Columbus, OH, Newport Music Hall, June 10, 2008

 

Written and photos by: Jason Perlman

 

Although the southern end of campus on High Street has been transforming itself into a urban-chic part of Columbus with a smoothie bar, upscale sports bars and night spots, it was renovated for at least a few hours to a gypsy part of town as Gogol Bordello and their boisterous leader Eugene Hutz.

Opening the show was Dusty Rhodes and The River Band, which started off sounding more of a Jack Black and Tenacious D-style band but quickly worked over the crowd as soon as singer Dustin Apodaca brought out the accordion. For the remaining 45 minutes, the River Band got the crowd warmed up and ready for the main event.

 

Once Hutz came out on stage in his decadent purple and beat-up guitar stating, “Drum Machines Have No Soul,” the half-filled Newport danced, jumped and partied for 90 minutes straight. With Columbus being the opening night of the entire tour, it was a toss-up how the show would go, but the enthusiasm and energy of the band was only overshadowed by the musical tightness. The contrast was beautiful to see as the music was as near-perfect as a live show could be while allowing all involved to free-spirit their way through the long jams and short breaks between songs.

 

The only disappointment came as the crowd us unusually small, but the concert the night before with The Raconteurs may have kept many fans at home with a broke wallet sand big regrets. Gogol Bordello was out supporting their latest release, Super Taranta! and whether the songs came from that record or from the past catalogue, nearly the entire audience sang along word for word while moving, shaking and gyrating every part of their bodies.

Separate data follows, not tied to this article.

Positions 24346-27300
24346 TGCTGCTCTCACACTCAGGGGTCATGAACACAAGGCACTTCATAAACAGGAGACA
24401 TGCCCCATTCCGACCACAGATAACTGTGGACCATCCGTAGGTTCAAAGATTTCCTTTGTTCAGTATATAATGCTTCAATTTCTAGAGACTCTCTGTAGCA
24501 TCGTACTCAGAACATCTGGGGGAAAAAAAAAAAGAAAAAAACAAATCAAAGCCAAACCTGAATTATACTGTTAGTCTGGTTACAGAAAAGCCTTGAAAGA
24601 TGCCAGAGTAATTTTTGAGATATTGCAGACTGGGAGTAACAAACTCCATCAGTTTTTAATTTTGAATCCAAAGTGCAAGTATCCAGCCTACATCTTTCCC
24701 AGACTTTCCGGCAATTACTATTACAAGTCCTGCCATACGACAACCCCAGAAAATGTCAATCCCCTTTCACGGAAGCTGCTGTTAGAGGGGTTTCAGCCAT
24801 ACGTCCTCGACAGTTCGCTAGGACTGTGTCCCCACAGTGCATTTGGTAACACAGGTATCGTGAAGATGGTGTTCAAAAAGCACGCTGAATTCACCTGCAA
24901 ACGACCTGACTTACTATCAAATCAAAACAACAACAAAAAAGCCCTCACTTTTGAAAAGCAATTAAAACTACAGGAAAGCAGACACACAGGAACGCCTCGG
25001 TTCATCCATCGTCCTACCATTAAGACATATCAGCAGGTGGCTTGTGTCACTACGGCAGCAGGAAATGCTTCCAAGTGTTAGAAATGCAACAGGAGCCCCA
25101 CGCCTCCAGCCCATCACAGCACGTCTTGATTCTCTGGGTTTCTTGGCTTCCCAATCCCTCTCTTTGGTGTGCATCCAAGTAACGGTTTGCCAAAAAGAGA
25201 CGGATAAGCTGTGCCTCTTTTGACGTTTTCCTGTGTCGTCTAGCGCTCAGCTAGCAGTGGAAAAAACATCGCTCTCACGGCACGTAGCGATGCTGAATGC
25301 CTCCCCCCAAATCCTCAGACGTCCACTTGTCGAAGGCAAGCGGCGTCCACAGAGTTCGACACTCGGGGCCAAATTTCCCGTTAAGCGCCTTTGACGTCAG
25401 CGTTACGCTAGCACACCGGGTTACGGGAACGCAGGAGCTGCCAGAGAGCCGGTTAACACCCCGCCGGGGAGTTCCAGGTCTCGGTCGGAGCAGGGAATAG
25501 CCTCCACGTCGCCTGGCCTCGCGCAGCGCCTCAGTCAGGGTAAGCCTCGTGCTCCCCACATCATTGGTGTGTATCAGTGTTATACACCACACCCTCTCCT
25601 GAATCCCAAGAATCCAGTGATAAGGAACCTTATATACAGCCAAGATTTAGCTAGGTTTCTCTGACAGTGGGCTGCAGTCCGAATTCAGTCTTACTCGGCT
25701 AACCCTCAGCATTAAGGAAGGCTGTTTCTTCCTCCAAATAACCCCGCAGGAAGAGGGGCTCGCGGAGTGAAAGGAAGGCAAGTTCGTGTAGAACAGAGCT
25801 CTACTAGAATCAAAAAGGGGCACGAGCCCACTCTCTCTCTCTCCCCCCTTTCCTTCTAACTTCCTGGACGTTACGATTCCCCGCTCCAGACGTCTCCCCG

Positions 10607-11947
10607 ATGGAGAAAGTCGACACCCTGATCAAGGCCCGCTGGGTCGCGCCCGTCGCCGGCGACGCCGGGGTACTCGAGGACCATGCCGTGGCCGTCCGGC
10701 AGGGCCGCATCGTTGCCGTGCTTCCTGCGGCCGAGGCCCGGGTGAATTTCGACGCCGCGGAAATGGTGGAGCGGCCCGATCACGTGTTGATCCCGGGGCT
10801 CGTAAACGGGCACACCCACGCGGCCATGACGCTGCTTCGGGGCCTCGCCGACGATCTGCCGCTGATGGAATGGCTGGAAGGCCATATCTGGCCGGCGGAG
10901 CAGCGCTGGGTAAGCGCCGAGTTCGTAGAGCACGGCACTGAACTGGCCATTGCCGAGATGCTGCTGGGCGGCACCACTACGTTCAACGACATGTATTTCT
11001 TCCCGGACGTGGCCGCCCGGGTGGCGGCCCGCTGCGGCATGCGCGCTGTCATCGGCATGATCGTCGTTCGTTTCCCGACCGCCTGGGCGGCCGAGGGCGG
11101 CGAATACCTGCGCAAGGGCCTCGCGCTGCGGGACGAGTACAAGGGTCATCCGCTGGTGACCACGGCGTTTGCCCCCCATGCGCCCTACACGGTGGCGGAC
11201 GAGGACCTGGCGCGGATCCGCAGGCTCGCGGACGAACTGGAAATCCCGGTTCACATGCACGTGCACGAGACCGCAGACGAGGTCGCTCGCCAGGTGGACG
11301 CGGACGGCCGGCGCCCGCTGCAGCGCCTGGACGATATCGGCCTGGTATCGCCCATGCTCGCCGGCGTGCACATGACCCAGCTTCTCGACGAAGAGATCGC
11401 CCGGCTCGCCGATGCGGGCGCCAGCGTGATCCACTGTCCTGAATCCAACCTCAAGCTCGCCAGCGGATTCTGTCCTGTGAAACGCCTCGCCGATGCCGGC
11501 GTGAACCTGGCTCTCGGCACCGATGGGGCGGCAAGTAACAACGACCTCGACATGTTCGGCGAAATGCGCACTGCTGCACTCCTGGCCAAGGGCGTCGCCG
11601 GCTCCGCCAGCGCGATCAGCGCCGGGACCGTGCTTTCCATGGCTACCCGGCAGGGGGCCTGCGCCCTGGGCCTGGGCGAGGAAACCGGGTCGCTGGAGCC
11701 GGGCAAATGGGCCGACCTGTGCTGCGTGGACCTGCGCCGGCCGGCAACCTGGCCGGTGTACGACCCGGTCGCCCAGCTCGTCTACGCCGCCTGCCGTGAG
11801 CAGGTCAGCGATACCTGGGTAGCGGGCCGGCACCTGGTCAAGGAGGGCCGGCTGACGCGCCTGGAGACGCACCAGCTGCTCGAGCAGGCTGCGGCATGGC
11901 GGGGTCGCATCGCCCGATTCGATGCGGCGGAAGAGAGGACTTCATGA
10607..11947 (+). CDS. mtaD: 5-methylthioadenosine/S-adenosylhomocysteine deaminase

The live performance would have left even the most fit exhausted, exhilarated and inebriated with soul, funk, punk and culture, but the band only seemed to get stronger, even as the encore went on for 25 minutes. The end of the routine was more acrobatic and lively than the first few songs, which is a testament to the dedication the band puts into preparing for the tour.

 

Gogol Bordello was quite possibly the show of the year, and we have yet to make it to July. Any band coming through town would be hard pressed to do as much musically and theatrically as Gogol with no pyrotechnics, fancy light shows or strobe lights flaring through smoke machines. Gogol Bordello plays live as honestly as it writes it music, and it seemed no one leaving the show would ever say the band didn’t give enough to its fans. And that is what a live show should always be.

Sergey Ryabtsev
Eugene Hütz
Eugene Hütz
Yuri Lemeshev
Eugene Hütz
Eugene Hütz